Hydropedology Studies at the Shale Hills CZO: Hydropedology research being conducted at the Shale Hills CZO is multi-faced, cross-scale, and interdisciplinary. Two fundamental questions we seek to answer are:
(1) How do soil architecture and the distribution of soils over the landscape exert a first-order control on hydrologic processes (and associated biogeochemical and ecological dynamics) across spatio-temporal scales?
(2) How does landscape water (and the associated transport of energy, sediment, chemicals, and biomaterials by flowing water) influence soil genesis, evolution, variability, and functions?
We focus on interactive hydrologic and pedologic processes at the pore, pedon, hillslope, and catchment scales.
Soil Moisture Spatial-Temporal Patterns across Scales: A spatially dense network of soil hydrology monitoring has been implemented in the Shale Hills since 2004 (Fig. 1). This includes (1) a total of 106 sites (covering all soil types, topographic positions, and landform units in the catchment) where approximately weekly measurements of soil volumetric water content, matric potential, and water table are conducted manually from soil surface down to bedrock, and (2) a total of 20 stations where real-time soil moisture, matric potential, temperature, and water table are monitored automatically at 10-minutes interval. An example of soil moisture spatial pattern and its temporal stability is illustrated in Fig. 2. We continue to investigate the complex and dynamic controls of soil moisture spatial-temporal patterns (such as soil type, depth to bedrock, landform unit, topography, vegetation, and climate).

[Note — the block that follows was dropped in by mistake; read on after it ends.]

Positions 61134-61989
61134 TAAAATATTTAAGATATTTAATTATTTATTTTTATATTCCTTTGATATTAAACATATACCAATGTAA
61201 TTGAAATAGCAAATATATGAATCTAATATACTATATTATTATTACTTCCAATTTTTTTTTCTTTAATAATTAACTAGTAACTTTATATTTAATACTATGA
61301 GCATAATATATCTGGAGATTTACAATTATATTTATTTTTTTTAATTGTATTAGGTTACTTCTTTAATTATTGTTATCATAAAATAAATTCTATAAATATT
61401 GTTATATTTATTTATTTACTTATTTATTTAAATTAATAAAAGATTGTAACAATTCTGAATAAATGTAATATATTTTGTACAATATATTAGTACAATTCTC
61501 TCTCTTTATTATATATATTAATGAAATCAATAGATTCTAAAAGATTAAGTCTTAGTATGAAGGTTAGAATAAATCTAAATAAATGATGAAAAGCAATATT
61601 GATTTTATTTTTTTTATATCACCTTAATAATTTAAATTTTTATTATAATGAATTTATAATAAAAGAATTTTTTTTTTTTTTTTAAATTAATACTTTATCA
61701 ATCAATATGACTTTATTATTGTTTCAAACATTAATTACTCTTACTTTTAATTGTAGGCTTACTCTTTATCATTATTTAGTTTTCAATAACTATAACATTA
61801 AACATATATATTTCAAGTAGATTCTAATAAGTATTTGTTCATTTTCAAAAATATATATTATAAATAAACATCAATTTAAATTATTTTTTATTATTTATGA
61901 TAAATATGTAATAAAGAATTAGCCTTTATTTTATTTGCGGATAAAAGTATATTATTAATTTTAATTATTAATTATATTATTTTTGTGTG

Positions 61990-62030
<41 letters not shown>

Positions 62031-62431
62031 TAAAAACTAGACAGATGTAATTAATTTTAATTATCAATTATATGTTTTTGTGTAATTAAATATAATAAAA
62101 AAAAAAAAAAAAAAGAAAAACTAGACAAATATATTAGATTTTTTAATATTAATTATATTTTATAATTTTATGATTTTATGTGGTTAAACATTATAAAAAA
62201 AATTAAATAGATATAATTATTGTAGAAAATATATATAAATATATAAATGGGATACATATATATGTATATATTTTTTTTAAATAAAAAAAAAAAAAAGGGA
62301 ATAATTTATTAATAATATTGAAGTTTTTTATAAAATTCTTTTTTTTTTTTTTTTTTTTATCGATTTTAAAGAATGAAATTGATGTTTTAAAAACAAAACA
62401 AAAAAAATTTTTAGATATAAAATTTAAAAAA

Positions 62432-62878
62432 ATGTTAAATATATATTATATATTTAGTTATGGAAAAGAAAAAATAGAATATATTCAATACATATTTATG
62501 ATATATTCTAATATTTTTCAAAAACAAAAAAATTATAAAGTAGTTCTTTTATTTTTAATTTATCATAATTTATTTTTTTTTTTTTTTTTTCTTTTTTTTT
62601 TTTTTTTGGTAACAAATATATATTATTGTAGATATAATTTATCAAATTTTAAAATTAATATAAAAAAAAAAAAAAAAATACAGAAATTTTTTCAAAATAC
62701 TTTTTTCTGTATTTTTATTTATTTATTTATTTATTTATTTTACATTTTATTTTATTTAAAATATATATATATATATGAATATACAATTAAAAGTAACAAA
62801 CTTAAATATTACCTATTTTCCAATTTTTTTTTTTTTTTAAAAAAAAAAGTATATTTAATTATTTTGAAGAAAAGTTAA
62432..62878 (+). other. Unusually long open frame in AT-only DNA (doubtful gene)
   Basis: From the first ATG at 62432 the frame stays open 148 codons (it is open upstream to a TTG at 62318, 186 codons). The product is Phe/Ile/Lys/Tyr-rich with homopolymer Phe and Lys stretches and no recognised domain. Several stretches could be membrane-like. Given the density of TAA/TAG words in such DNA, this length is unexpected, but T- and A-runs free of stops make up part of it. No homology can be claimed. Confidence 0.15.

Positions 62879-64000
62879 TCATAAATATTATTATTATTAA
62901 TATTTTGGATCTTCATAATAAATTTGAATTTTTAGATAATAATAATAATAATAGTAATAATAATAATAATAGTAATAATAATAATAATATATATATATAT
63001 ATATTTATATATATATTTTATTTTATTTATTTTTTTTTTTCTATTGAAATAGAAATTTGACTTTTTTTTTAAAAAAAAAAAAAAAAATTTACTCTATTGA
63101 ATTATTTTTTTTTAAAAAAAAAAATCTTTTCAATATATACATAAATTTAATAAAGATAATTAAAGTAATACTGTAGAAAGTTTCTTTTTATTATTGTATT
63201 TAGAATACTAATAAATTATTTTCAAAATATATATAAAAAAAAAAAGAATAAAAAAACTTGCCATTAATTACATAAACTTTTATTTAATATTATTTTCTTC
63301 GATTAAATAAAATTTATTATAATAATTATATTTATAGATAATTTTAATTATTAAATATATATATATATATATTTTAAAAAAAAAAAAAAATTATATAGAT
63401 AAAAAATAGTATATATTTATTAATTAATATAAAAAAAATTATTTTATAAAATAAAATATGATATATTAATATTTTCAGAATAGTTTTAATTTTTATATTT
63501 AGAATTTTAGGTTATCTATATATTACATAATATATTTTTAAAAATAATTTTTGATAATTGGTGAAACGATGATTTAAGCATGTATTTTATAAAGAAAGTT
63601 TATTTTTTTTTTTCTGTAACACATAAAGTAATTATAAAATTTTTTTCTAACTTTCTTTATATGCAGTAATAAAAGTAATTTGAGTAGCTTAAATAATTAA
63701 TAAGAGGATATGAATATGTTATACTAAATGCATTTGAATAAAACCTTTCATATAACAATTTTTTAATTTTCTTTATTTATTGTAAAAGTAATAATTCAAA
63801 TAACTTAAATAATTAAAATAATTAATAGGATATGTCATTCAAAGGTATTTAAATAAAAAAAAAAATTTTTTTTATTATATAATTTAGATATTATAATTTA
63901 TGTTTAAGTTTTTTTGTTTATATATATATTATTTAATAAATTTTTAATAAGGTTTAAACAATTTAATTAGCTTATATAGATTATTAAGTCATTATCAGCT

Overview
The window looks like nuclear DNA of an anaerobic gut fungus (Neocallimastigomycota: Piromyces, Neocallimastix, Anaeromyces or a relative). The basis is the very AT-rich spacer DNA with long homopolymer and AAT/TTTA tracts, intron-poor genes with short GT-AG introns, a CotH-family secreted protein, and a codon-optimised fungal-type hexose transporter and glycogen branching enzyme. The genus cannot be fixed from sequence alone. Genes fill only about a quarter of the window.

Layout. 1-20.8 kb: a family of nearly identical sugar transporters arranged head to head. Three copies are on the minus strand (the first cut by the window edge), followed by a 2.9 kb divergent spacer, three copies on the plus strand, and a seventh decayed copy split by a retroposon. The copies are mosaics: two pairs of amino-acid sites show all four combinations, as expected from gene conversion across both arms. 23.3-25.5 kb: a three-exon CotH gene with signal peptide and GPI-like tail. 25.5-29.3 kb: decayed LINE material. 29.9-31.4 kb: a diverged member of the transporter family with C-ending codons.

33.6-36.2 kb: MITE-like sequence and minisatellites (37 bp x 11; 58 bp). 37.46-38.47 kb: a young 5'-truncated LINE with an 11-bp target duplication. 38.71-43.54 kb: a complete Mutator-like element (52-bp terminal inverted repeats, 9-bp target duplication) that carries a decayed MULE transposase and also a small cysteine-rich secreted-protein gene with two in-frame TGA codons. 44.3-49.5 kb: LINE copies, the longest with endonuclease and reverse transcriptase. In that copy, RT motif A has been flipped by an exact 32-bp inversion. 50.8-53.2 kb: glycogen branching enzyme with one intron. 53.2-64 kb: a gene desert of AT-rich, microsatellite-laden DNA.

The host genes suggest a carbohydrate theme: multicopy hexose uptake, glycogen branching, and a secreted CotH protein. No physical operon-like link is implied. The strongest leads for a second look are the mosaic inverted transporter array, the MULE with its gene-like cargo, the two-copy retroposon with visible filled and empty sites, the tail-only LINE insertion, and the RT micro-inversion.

Defining and Delineating Hydropedological Functional Units: These are soil-landscapes units in the catchment that have similar soil properties and hydrologic functions. We plan to construct 3D stratified catchment to facilitate modeling and monitoring using these hydropedological functional units.
Contacts: Henry Lin (PI) firstname.lastname@example.org
Collaborators: Jim Doolittle, Chris Duffy, Sue Brantley, Dave Eissenstat, Lixin Jin
IML, Shale Hills, INVESTIGATOR
Temporal Dynamics of Soil Moisture Spatial Variability in the Shale Hills Critical Zone Observatory. Takagi, K. and H.S. Lin. (2011): Vadose Zone Journal 10:832-842,
Soil Moisture Response to Year-round Storm Events and Dominant Subsurface Flow Processes in a Steep Forested Catchment . Takagi, K., Lin, H.S. (2008): The 1st International Conference on Hydropedology, July 28-31, 2008, Penn State, University Park, PA.
Changing controls of soil moisture spatial organization in the Shale Hills Catchment. Takagi, K. and Lin, H.S. (2012): Geoderma 173-174:289-302,